Greeks starting to wonder exactly what policies the EU represents

Greece Letter: self-doubts of nation may be shared with others in Europe

Migrants, solidarity groups and relatives hold posters during a protest in central Athens against “Fortress Europe” and the EU-Turkey deal, which they allege delayed a rescue operation of a migrant boat in March. Photograph:  Louisa Gouliamaki/AFP/Getty

Migrants, solidarity groups and relatives hold posters during a protest in central Athens against “Fortress Europe” and the EU-Turkey deal, which they allege delayed a rescue operation of a migrant boat in March. Photograph: Louisa Gouliamaki/AFP/Getty

 

Given that Greece had first-hand experience of a fascist government as recently as 1967-1974, and that today it has a neo-Nazi party lying third in the opinion polls, the need for a democratic profile is all the more evident.

Following the attempted coup in Turkey in July 2016 (which has yet to be explained), eight members of the Turkish military arrived in Greece, claiming political asylum. Turkey has persistently argued for their extradition but has provided no prima facie evidence of their involvement in the alleged coup. Last month, Turkey renewed its application to the Greek courts, with charges against the soldiers of terrorism and attempted murder.

The Greek courts, for their part, have consistently refused to extradite the soldiers on the grounds that they would not receive a fair trial. This reached its peak last month when the appeals court stated that “If they are extradited they will be subjected to torture, humiliation and degradation.” Turkey in return has accused Greece of harbouring terrorism.

The escalating row between Greece and Turkey concerns not only human rights but a raft of other issues such as borders, mineral exploitation and the treatment of refugees. The refugee situation will become a seasonal problem as spring and summer approach, making the dangerous crossing from Turkey to Greece slightly less dangerous, and it is exacerbated by Turkey’s threat to rescind its agreement with the EU to restrain Syrian and other refugees from making the crossing to Greece.

Soviet hegemony

The human rights issues in all these cases echo the recent situation regarding the Irish courts and the requested extradition of a Polish citizen. But more is at stake than the individual fates of the Turks and the Pole. Ireland’s problems with Poland are of course an internal EU matter, but this and the Greek-Turkish problem have something in common: for 45 years, Europe was split east-west by the Soviet hegemony, but today there are no geographical borders to the conflict between populism and elitism.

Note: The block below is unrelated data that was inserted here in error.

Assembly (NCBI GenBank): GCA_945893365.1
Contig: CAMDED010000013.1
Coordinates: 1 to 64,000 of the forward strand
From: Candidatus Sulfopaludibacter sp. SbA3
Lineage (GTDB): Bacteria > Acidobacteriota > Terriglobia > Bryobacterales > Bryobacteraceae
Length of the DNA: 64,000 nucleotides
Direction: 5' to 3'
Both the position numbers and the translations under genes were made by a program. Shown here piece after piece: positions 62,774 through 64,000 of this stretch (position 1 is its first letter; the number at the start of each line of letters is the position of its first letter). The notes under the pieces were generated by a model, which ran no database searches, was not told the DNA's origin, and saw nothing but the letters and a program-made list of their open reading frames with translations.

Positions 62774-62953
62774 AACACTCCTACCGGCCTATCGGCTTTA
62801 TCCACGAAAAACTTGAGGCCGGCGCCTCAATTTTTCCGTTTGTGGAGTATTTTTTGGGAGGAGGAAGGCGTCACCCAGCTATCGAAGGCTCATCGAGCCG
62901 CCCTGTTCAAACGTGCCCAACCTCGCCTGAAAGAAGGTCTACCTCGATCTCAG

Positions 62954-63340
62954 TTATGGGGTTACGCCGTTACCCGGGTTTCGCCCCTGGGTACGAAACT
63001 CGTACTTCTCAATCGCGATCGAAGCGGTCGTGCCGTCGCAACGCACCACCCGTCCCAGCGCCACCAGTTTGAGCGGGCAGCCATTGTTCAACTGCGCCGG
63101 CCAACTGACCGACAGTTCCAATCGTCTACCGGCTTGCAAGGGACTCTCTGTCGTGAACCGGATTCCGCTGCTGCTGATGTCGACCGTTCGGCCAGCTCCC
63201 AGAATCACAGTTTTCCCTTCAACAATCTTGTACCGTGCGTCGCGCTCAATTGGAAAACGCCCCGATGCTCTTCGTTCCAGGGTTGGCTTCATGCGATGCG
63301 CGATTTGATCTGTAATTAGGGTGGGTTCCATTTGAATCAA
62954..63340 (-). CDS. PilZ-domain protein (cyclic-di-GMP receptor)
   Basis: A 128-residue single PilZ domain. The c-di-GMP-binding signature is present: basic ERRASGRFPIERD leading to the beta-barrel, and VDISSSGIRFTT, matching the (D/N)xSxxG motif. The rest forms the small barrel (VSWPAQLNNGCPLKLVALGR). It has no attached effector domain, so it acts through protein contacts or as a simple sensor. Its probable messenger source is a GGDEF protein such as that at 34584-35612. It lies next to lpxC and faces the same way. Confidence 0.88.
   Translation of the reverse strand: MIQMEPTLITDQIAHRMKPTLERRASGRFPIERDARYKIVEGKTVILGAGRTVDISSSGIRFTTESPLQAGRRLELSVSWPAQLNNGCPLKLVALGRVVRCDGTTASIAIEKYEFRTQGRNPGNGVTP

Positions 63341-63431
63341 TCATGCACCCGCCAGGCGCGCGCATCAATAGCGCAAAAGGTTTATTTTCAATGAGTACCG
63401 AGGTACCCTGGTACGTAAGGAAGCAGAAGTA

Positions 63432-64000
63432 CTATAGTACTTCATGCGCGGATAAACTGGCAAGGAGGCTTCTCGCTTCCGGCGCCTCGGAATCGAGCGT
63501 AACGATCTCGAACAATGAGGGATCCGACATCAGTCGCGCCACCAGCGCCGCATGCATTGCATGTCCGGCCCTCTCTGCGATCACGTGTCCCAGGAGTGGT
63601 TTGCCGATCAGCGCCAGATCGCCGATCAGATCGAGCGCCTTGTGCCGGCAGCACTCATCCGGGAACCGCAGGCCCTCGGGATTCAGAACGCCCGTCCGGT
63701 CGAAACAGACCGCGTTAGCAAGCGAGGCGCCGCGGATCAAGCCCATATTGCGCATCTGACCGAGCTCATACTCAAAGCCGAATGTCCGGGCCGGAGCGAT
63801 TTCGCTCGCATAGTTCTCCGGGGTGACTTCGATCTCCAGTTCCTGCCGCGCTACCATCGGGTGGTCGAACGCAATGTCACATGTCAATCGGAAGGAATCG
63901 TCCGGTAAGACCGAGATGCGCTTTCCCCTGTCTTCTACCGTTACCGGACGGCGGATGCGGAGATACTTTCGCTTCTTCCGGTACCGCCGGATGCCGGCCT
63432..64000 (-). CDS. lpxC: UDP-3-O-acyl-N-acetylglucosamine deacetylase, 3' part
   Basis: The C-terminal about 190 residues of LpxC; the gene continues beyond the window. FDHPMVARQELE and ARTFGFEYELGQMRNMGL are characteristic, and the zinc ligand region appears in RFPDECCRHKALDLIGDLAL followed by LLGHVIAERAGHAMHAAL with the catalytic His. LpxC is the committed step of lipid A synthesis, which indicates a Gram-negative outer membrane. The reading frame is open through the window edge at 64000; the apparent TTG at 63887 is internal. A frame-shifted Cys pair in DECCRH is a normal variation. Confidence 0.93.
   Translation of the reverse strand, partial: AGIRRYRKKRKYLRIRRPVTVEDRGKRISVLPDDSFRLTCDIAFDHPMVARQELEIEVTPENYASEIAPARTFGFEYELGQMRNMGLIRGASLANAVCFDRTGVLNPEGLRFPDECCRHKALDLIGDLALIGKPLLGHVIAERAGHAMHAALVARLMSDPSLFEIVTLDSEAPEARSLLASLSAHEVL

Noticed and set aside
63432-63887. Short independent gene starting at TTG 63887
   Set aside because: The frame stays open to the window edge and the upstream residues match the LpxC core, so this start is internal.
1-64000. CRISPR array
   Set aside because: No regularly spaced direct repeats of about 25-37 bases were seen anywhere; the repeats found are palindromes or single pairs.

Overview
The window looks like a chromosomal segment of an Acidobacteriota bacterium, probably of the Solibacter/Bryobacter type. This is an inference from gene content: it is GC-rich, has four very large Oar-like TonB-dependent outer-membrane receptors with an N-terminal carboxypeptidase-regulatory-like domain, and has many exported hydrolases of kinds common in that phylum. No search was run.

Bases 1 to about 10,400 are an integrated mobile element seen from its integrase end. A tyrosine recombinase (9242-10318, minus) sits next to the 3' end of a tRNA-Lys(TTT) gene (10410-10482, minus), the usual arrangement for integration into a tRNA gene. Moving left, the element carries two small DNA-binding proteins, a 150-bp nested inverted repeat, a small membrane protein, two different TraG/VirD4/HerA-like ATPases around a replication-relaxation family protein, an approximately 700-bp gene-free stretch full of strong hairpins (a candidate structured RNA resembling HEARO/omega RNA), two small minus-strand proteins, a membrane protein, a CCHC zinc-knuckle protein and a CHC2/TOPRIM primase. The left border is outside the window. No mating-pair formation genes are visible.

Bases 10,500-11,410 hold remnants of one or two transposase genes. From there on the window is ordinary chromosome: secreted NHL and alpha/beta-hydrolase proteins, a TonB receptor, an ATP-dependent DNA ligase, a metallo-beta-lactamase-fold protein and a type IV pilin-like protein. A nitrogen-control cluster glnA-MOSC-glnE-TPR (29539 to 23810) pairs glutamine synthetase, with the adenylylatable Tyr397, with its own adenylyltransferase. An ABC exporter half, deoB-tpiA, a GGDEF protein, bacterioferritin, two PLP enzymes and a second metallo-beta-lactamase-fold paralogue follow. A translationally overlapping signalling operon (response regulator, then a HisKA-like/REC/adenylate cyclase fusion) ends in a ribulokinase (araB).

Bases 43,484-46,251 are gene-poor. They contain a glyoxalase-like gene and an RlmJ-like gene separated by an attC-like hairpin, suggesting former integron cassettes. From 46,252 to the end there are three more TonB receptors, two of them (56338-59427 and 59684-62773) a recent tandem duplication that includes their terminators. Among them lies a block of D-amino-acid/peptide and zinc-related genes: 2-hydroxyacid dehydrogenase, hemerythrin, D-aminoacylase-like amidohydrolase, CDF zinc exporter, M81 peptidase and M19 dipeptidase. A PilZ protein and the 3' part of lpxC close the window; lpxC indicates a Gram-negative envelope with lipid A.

The Greek government is an uneasy alliance between the far-left and the far-right. The Italian election threatened a similar result. It’s increasingly difficult to find stability in Europe as a whole and it’s getting easier – perhaps too easy – to become a Eurosceptic.

While the majority (60 per cent) of Greeks still favour European membership, the question is being asked: what exactly does the EU represent in terms of policies and the way they affect ordinary people? Is it inclusive of cultures, religions, skin colours? Is it aligned unreservedly to Nato? Is it compassionate?

There are EU member states which do not, at present, conform to the ideals and principles on which the European concept was established. For example the Czech Republic, Denmark, Holland and Austria exhibit anti-people profiles in respect of refugees and asylum seekers – issues on which Greece’s positive record is demonstrable.

But an editorial in Kathimerini (Greece’s leading daily) recently pointed to several factors which show Greece as a third-world country: cooked-up charges of corruption against former government ministers and prime ministers; kowtowing to the demands of imprisoned terrorists; and the alleged association of the governing party with a gun-toting Greek-Russian billionaire. Yanis Palaiologos, author of an expose of Greece’s bureaucratic shortcomings, pointed out last month that the government, “while it may be in office, is still not in power”. This is, in effect, negative government.

Public service paralysis

Syriza came to power because citizens had exhausted their tolerance for the two-party system and the paralysis in the public service. But the inevitable submission to force majeure from the EU, the International Monetary Fund and domestic vested interests disabled the impetus for change.

Like many Europeans, Greeks are in a state of disenchantment, with the absence of political leadership that might alleviate the motor neurone disease of their national existence.

The Greek situation amounts to an inexperienced and outclassed government split on ideological lines, incapable of honouring its pre-election promises, and still uncertain whether it can exit its third bailout with any dignity or assurance.

Greek journalists call consistently for a “new narrative” – a route map to a future that is credible and acceptable. But we are discovering that the self-doubts of Greeks may be shared with others in Europe and that the need for a new narrative is common to all. The current disagreements between centre and periphery in fact call into question whether there is any cohesive factor within the EU shared by all its citizens.

The negative government in Greece seems to be symptomatic of an European implosion. President Michael D Higgins’s recent call, while in Athens, for the smaller states to enter the European conversation depends on their having something to say that is sensible and ethically agreeable.

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